In most cases those howls aren’t coming from armchair warriors or the professionally offended. They’re people who see the world becoming nastier, more selfish, less tolerant – and in many cases they’re people who are experiencing that nastiness, that selfishness, that lack of tolerance first hand. Scared trans kids. Married gay couples. Pro-choice women. People with the “wrong” skin colour, the “wrong” accent, the “wrong” sexuality, the “wrong” gender, the belief that, hey! Maybe sex offenders should be punished rather than celebrated!

It feels rather like a bunch of straight white old folks are burning down the house to prevent the kids from inheriting anything.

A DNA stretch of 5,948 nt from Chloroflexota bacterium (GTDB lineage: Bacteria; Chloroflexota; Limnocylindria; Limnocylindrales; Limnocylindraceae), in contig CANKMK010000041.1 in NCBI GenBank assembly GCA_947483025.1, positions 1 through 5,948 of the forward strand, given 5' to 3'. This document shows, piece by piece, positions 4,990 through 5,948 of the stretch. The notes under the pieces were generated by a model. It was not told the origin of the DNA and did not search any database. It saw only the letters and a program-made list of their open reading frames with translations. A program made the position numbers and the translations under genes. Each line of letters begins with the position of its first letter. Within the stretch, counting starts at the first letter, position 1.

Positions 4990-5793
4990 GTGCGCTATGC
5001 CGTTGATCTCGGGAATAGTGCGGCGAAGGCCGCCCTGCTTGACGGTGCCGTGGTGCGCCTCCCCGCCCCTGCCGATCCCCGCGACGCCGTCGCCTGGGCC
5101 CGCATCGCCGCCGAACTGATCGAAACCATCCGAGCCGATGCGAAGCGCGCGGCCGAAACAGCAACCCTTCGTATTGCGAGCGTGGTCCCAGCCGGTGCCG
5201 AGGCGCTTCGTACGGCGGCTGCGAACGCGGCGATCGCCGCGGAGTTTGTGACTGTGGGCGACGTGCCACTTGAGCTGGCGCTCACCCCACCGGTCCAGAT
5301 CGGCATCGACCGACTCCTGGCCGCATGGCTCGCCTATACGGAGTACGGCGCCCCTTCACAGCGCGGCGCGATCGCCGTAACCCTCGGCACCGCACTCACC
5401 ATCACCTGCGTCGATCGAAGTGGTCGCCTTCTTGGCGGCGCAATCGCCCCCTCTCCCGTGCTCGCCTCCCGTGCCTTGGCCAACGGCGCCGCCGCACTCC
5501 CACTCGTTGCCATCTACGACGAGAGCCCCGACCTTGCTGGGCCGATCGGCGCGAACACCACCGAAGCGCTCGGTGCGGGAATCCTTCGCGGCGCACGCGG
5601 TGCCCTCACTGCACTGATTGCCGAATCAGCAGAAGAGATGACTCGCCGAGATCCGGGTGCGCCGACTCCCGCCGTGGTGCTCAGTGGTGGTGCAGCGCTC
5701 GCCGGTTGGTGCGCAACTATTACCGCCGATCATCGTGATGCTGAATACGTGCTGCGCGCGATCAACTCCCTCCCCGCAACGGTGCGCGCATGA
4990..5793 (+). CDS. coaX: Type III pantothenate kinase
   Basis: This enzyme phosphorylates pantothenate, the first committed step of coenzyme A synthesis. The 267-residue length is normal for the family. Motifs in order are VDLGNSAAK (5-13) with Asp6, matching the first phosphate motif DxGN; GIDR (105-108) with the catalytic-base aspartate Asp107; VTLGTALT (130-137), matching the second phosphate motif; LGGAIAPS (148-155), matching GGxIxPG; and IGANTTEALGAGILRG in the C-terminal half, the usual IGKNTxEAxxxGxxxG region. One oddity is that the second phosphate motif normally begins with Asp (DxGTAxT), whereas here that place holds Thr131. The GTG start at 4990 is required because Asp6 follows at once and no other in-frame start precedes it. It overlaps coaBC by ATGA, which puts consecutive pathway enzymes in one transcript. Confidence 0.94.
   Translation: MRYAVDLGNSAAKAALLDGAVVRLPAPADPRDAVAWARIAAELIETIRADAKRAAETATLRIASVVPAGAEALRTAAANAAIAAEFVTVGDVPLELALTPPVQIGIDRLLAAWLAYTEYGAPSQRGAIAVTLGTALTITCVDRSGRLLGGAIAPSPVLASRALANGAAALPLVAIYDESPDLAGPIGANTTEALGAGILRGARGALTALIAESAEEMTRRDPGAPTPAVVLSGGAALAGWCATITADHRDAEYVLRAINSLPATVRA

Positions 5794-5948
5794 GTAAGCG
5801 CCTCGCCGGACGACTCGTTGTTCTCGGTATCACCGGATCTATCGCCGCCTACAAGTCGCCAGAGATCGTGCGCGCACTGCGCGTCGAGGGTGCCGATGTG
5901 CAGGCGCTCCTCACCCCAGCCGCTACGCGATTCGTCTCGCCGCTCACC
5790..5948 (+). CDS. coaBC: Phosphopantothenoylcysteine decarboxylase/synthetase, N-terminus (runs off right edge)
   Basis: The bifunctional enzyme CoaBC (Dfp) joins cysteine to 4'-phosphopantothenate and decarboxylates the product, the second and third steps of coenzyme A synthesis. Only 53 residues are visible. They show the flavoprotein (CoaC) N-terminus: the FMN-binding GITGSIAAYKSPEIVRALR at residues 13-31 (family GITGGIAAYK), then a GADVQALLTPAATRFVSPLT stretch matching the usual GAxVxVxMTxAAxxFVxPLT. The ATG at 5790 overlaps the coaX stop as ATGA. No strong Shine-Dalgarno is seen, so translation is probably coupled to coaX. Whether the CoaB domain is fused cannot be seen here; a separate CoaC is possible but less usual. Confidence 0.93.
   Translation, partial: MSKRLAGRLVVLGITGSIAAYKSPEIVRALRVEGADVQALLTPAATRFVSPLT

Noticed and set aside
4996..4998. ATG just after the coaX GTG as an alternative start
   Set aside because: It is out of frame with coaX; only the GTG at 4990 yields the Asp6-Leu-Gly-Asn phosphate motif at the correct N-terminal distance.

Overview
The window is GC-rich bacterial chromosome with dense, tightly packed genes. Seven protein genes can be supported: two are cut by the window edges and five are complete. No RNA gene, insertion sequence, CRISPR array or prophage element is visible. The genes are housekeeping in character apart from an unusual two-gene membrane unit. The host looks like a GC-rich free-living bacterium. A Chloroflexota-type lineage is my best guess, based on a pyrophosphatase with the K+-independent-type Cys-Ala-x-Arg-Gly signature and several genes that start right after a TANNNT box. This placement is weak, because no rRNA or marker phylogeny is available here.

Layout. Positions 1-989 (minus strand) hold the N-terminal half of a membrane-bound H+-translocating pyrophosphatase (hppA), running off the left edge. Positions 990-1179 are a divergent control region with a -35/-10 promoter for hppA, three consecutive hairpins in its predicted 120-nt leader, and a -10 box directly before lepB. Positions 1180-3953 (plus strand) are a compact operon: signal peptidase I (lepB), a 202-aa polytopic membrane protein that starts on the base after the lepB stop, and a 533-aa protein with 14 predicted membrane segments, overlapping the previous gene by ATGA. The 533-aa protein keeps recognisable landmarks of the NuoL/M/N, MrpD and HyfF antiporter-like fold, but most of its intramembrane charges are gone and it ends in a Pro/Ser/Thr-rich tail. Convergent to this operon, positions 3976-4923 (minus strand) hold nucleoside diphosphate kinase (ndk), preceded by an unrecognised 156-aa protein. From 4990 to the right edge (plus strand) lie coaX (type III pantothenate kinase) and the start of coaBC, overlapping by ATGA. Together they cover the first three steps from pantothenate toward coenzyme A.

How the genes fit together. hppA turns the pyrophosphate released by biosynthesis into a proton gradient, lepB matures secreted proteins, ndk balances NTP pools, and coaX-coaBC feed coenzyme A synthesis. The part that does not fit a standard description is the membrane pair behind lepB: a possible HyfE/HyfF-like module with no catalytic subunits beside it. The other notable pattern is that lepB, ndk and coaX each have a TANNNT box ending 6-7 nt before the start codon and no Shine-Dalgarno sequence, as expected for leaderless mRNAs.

And, well, they are.

But there are more of us than there are of them.

Or at least, there are if we celebrate what we have in common rather than what divides us.

If we challenge intolerance in whatever form it takes, even if – especially if – it’s directed at someone who’s not part of our own little bubble.

If we remember that we’re all here to get each other through this thing, whatever it is.

Whoever we are.

#leaveoutthetout

Fascinating and appalling statistic in this article about Adele’s anti-tout plans:

approximately 1.9% of the ‘first wave’ of Adele tickets ended up on secondary ticketing sites – with some today being sold for prices in excess of £1,000.

1.9%. It’s a percentage that’s much lower than the touts would have liked to have achieved, with experts telling us the average arena gig sees closer to 20%.